On major roadways, commuters tweeted photos showing nearly traffic-free rides. It helped that thousands of federal workers have been telecommuting during Pope Francis’s visit.
And even on the troubled Metro system, there were reports of trains running pretty much on time and few crowds. Still, there are speed restrictions in place on the Blue, Orange and Silver lines after an issue earlier in the week at the Stadium-Armory stop that caused trains to run slower on parts of those lines.
Original post at 6:30 a.m.
Washington motorists are facing another day of road closures for the visit of Pope Francis.
Almost all of the roads around the U.S. Capitol are closed Thursday morning as he is expected to address Congress around 9:20 a.m. Most of them are expected to reopen around noon. The pope’s move from the Vatican Embassy residence in upper Northwest to the Capitol — a roughly five-mile ride — is likely to result in rolling road closures, transportation officials warn.
Metro trains were running relatively on schedule on Thursday morning. On the Silver Line, trains ran between Wiehle-Reston and Eastern Market stops only to “reduce congestion/delays at Stadium-Armory, according to the transit agency.
In the early morning hours on Metro, it was sparse.
Around 6 a.m. at the Cleveland Park stop on the Red Line, about 20 people were on a rail car, headed southbound. That’s far fewer than normal even at the early hour. Things were quieter than usual at Metro Center and Gallery Place stops — which are normally buzzing in the morning.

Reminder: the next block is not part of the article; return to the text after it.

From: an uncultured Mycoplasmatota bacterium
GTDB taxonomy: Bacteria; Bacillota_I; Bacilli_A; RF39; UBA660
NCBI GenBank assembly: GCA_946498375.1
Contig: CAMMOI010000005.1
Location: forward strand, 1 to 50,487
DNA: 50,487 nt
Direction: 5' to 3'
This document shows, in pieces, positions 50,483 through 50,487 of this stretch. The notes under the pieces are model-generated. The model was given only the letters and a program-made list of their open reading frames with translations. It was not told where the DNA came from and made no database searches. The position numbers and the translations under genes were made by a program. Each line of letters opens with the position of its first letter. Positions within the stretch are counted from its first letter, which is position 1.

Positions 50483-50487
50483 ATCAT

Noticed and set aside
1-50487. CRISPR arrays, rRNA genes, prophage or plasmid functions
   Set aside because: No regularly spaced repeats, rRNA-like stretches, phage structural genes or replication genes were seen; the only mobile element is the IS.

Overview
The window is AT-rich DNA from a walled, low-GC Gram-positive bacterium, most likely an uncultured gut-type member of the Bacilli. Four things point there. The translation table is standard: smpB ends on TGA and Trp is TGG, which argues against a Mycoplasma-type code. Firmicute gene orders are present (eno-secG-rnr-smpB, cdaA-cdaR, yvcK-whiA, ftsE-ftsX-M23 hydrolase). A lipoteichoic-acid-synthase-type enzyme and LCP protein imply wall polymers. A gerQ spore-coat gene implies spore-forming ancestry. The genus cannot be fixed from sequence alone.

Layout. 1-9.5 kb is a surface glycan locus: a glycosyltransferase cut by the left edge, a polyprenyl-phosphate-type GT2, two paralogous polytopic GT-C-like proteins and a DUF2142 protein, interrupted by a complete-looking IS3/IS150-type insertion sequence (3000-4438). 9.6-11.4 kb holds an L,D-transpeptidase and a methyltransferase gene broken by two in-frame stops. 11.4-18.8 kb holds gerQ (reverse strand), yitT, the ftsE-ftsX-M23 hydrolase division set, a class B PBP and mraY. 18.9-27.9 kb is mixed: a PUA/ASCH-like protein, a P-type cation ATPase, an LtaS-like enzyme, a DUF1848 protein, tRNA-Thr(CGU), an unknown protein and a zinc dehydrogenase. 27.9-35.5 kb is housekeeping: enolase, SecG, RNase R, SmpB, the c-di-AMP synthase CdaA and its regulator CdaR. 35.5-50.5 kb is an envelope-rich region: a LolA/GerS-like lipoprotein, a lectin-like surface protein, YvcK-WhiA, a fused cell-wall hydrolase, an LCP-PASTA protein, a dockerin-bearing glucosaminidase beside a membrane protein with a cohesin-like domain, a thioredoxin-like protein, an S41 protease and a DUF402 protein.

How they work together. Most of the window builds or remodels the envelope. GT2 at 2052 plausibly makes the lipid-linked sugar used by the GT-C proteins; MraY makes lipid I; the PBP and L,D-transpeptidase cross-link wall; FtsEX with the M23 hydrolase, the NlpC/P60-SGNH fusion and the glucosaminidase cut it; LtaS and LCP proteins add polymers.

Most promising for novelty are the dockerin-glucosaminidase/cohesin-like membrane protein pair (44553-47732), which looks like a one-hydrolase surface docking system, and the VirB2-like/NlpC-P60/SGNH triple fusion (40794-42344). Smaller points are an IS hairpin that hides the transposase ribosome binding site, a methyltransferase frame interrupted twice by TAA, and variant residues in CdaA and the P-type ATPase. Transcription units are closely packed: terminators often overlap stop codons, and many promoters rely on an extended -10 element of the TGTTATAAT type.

On the commuter rail line in Northern Virginia — the VRE — officials said some of its trains on its Manassas and Fredericksburg lines may experience delays Thursday morning because of “precautionary security sweeps along the tracks north of Crystal City.”
Around 8:20 a.m., VRE authorities said the Fredericksburg platform was closed because authorities were investigating a suspicious package.
In the District, the pope’s visit will impact traffic in the city throughout the day.
After speaking to Congress around 9:20 a.m., the pope is expected to visit St. Patrick in the City and there will be road closures in that area of G and 10th streets NW. Transportation and security authorities have warned that traffic gridlock and other road closures could pop up throughout the day unexpectedly related to the papal visit.
They’ve warned that commuters and visitors should be prepared for bus and Metro rail delays and drivers should plan on having a tough time finding a parking spot.
The pope leaves Washington around 4 p.m. for New York and then Philadelphia.
The road closures in the D.C. area made for an easy drive for some commuters.
On Wednesday, many locals in Washington were surprised that traffic on the roads wasn’t too bad on the pope’s busy day in the area. It helped that federal workers telecommuted for the day, making it a relatively easy commute as the pope spoke at the White House and held other events.